Paying The Price For Reform

24 Apr

Paying Dues at YasukuniI miss Bill Sakovich!

I know Ampontan would have known how to respond to this petty nonsense.

The Blue House has decided to maintain their firm response to Japanese government ministers’ and lawmakers’ visits to the Yasukuni Shrine in Tokyo and other indications that the country is moving to the right, even if it means putting a strain on bilateral relations. The South Korean government realizes that it is critical for South Korea and Japan to work together on North Korea’s provocations and threats. Nevertheless, as the decision to cancel Foreign Minister Yun Byung-se’s trip to Japan shows, Seoul will not be rushing to repair relations with Japan while the historical issues have not been dealt with.

“The Yasukuni Shrine is a place that honors the memory of war criminals and glorifies war. The Japanese government needs to seriously reflect on how people in neighboring countries will think about visits to the shrine,” said Cho Tae-young, spokesperson for the Ministry of Foreign Affairs, in a press briefing on Apr. 23. “From what I have heard, the Japanese government insists that it is possible to hold different interpretations of history. But what is right is right, and what is wrong is wrong.” The remarks were targeted at comments made by Taro Aso, Deputy Prime Minister of Japan, who met with South Korean President Park Geun-hye in Apr. 2013 when he attended Park’s inauguration ceremony as a special envoy. “Even within the same country, and the same people, people have different views of history,” Taro said. “It is the same with relations between Japan and South Korea. Shouldn’t this be taken for granted in our discussions of historical perception?”

I know if there’s a Buddha, that Bill is in some quiet place smoking shit and laughing. Sakovich’s argument was, that a few trips to Yasukuni, to placate the rightwing nutjobs was worth it, if the responsible conservatives could push through reforms (via Shisaku).

Though Abe has focused mostly on economic policy since taking office in December, he has campaigned for revising Japan’s U.S.-inspired constitution, which renounced war after the country’s defeat in World War II, and for recognizing the country’s Self-Defense Forces as a national military. He also favors revising Japan’s past apologies for atrocities committed by its Imperial Army before and during World War II. Those aims are outlined in the LDP’s platform.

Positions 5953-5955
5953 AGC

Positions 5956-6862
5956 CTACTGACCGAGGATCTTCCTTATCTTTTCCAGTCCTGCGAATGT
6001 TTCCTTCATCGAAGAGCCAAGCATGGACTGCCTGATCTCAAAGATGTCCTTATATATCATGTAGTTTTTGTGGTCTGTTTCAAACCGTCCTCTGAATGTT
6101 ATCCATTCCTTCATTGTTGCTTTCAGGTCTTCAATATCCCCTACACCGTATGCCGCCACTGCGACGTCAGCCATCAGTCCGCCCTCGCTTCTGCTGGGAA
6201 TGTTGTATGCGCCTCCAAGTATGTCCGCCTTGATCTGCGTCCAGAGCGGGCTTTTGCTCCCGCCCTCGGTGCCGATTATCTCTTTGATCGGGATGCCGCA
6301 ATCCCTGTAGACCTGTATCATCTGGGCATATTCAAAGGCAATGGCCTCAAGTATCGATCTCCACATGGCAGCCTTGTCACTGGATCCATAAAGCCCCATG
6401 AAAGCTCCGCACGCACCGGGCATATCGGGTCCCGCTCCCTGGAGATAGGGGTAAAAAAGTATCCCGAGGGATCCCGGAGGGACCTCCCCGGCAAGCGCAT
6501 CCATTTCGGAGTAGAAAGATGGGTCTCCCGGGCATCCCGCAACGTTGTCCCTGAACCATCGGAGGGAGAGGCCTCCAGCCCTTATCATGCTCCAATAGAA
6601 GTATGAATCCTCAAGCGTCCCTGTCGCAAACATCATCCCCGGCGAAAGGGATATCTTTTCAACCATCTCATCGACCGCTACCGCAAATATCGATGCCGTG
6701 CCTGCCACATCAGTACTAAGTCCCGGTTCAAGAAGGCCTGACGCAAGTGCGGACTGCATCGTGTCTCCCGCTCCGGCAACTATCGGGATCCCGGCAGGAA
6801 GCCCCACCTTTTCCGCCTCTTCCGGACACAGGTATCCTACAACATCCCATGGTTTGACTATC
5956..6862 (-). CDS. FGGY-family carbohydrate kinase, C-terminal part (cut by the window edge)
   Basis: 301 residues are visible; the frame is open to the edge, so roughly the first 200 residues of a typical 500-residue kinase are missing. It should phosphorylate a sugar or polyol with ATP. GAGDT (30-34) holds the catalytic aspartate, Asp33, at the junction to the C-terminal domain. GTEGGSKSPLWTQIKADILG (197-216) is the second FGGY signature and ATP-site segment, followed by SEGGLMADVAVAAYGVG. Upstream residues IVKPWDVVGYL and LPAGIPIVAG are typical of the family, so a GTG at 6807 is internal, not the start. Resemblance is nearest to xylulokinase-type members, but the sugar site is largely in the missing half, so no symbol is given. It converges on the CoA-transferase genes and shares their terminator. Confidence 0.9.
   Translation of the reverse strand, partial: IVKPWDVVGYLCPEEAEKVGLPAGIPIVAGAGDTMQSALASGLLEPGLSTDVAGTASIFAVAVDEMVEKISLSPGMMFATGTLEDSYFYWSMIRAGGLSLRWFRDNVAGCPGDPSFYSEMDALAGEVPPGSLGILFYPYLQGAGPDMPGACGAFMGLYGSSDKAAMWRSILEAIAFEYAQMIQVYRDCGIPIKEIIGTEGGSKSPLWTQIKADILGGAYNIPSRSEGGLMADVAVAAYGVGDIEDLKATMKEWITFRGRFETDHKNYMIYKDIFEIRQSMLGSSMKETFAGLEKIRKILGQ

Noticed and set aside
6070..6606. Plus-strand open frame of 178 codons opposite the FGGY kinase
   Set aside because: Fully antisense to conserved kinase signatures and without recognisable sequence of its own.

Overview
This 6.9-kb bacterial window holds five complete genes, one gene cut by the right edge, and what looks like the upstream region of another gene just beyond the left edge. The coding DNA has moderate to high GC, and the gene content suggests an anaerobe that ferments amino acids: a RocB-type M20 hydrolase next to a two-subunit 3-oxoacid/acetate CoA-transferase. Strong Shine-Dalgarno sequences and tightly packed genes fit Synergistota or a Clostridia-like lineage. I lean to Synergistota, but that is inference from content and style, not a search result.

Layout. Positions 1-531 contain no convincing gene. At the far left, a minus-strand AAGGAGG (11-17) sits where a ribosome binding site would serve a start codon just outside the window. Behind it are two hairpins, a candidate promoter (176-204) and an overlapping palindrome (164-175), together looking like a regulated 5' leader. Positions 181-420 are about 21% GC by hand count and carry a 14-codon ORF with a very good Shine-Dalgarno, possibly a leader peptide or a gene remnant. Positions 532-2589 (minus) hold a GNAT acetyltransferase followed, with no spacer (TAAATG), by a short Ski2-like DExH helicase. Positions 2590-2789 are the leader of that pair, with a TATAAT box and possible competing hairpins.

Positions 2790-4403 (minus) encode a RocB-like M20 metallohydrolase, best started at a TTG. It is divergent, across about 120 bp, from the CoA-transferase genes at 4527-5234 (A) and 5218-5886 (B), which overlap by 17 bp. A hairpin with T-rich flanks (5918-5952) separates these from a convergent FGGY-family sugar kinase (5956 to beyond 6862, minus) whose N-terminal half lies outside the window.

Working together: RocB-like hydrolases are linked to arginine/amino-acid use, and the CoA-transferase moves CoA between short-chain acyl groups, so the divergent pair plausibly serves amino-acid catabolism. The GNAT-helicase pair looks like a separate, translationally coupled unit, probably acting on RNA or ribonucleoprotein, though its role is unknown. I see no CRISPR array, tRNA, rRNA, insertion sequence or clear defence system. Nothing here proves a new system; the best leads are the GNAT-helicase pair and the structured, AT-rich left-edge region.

The party holds a strong majority in the lower house of parliament, but needs a robust showing in upper house elections in July to gain the mandate it wants for pushing ahead with other priorities, including constitutional revision. Even if it gains a strong upper house majority, it faces a tough decision by next fall on whether to go ahead with a commitment to raise the sales tax — a move expected to anger voters and possibly throw the economy back into recession.

Abe enjoys approval ratings of more than 70 percent, but the liberal-leaning Asahi newspaper said Tuesday he was jeopardizing much of that support by turning away from the economy at a time when there are no clear signs of a strong recovery.

“Why spark a source of friction?” Asahi asked. “What on earth is the Abe administration doing when improved relations with neighboring countries are most needed?”

Koichi Nakano, a political scientist at Tokyo’s Sophia University, said Abe’s party has been “remarkably successful in staying on message, in staying focused on the economy.”

“Some would still want to be cautious and try to focus on the economy, but the desire to talk about other nationalist policies may be too tempting. We have to see how much further they will go in this direction,” Nakano said.

Abe last visited Yasukuni in October, when he was opposition leader. As prime minister in 2006-2007, before resigning for health reasons, he refrained from making any visits. As recently as February he said his decision not to visit the shrine during that time was his “greatest regret.”

Foreign Minister Fumio Kishida said Tuesday he would try to avoid adverse fallout from the latest Yasukuni visits.

Well. it’s not just the South Koreans who are stoked for a fight. The price for a vote in Japan is steep.

 

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One Response to “Paying The Price For Reform”

  1. Rob 24 April 2013 at 6:37 pm #

    Also, it is the Japanese culture to piss off neighboring countries. So, those countries should not complain, or else they are in fact repressing the great Japanese culture!!

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